Object Oriented Software Construction - Bertrand Meyer
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Object Oriented Software Construction - Bertrand Meyer

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text of the component itself; tools for
n, indexing or retrieval can then process the component to extract the needed
rmation. Having the information included in each component is preferable
lsewhere, for example in a database of information about components. 
 is directly connected to the general goal of extendibility. As emphasized in
pter, change is an integral part of the software construction process. The
 will almost inevitably change as the project progresses. Continuity means
nges should affect individual modules in the structure of the system, rather
ture itself. 
 \u201ccontinuity\u201d is drawn from an analogy with the notion of a continuous
athematical analysis. A mathematical function is continuous if (informally)
e in the argument will yield a proportionally small change in the result. Here
considered is the software construction method, which you can view as a
r obtaining systems from specifications: 
e_construction_method: Specification \u2192 System
od satisfies Modular Continuity if, in the software architectures that
s, a small change in a problem specification will trigger a change of
e module, or a small number of modules.
See also, later in t
chapter, \u201cSelf-
page 54.
See \u201cExtendibility
page 6.
This ma
size for softw
measure of w
for the specifi
the concepts s
modular meth
\u2022 Exampl
from us
names, a
or Ada, 
the nota
since co
\u2022 Exampl
should b
as data 
\u2022 Counter
that are 
\u2022 Counter
which d
time, ma
Modular pr
A meth
effect o
This will be one of 
our principles of 
style: Symbolic 
Constant Principle, 
page 884.
See \u201cUniform 
Access\u201d, page 55.
thematical term only provides an analogy, since we lack formal notions of
are. More precisely, it would be possible to define a generally acceptable
hat constitutes a \u201csmall\u201d or \u201clarge\u201d change to a program; but doing the same
cations is more of a challenge. If we make no pretense of full rigor, however,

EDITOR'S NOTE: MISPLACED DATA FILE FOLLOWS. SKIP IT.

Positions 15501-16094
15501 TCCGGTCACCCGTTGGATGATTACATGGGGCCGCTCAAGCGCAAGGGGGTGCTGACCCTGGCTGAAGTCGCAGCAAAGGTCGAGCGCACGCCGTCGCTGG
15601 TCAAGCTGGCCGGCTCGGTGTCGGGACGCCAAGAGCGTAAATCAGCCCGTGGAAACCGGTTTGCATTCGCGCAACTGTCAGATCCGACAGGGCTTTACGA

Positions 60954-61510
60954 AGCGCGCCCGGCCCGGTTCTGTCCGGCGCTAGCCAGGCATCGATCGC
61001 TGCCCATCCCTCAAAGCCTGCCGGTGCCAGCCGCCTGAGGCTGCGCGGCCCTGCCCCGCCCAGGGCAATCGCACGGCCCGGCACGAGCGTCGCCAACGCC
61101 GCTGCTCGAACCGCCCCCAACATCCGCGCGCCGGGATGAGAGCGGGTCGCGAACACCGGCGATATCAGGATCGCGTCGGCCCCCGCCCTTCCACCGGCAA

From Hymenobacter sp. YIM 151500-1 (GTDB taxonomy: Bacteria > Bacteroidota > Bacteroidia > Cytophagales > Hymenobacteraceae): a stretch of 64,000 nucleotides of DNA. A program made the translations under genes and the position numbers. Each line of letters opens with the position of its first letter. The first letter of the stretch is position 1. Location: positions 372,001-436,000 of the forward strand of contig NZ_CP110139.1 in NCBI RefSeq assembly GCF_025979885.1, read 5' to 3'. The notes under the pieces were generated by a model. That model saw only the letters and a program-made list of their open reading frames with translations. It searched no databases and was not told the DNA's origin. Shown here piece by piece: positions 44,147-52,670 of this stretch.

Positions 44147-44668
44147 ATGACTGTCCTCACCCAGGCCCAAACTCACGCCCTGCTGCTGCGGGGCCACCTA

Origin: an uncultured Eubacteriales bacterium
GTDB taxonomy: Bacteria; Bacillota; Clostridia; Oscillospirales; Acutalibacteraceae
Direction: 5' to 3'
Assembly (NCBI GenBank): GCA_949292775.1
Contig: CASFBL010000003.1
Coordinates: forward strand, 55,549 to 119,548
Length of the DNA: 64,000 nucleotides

hould be intuitively clear and correspond to an essential requirement on any
e 1: symbolic constants. A sound style rule bars the instructions of a program
ing any numerical or textual constant directly; instead, they rely on symbolic
nd the actual values only appear in a constant definition (constant in Pascal
preprocessor macros in C, PARAMETER in Fortran 77, constant attributes in
tion of this book). If the value changes, the only thing to update is the
 definition. This small but important rule is a wise precaution for continuity
nstants, in spite of their name, are remarkably prone to change. 
e 2: the Uniform Access principle. Another rule states that a single notation
e available to obtain the features of an object, whether they are represented
fields or computed on demand. This property is sufficiently important to
 a separate discussion later in this chapter. 
-example 1: using physical representations. A method in which program
are patterned after the physical implementation of data will yield designs
very sensitive to slight changes in the environment. 
-example 2: static arrays. Languages such as Fortran or standard Pascal,
o not allow the declaration of arrays whose bounds will only be known at run
ke program evolution much harder. 
od satisfies Modular Protection if it yields architectures in which the
f an abnormal condition occurring at run time in a module will remain
d to that module, or at worst will only propagate to a few neighboring
The underlying issue, that of failures and errors, is central to software engineering. The
errors considered here are run-time errors, resulting from hardware failures, erroneous